Is a lifetime of asking questions a waste of time?
There is a good chance a toddler's first foray into verbal communication just might come in the form of questions. These questions keep coming and coming and coming, becoming more complex and enigmatic as we mature. Now don't get me wrong, questions are great. Questions are a sign of curiosity and intellect. However, at some point as we mellow, I ask the game changing question, "Do we really need to know all the answers?"
Asking questions with no solid answers is frustrating. Just ask a person of science. A scientist will give you a hypothesis, or theory where answers are unknown, which for me, leads straight to a headache and two Advil. There is something to be said for being okay in the not knowing.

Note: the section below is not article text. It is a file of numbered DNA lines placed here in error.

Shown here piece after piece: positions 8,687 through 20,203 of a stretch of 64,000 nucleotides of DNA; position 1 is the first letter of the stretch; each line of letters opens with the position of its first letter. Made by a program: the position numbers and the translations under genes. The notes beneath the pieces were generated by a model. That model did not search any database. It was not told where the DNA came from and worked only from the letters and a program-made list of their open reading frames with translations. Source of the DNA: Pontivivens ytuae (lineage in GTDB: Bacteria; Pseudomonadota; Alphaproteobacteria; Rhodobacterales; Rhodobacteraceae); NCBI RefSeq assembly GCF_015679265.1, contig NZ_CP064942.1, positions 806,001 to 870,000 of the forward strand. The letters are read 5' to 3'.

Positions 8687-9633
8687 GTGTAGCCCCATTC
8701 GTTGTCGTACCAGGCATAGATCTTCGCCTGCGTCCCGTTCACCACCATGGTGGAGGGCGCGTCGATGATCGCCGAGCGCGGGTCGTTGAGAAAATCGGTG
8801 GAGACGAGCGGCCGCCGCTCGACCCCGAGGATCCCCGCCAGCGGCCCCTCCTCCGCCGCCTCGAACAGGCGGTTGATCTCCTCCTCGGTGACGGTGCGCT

So now in my sixth decade, I'm taking a new approach; I am embracing ambiguity. I don't believe it is giving up a good fight, but more opening myself up to creative thinking. Ambiguity creates a space where ingenious options reside.
How about using that newfound space as our personal sandbox to muck around in? What if we throw out the need to know, and experience the freedom of digging deep into our limitless imagination and see what we can unearth.
Shovels not included.
Live in color,
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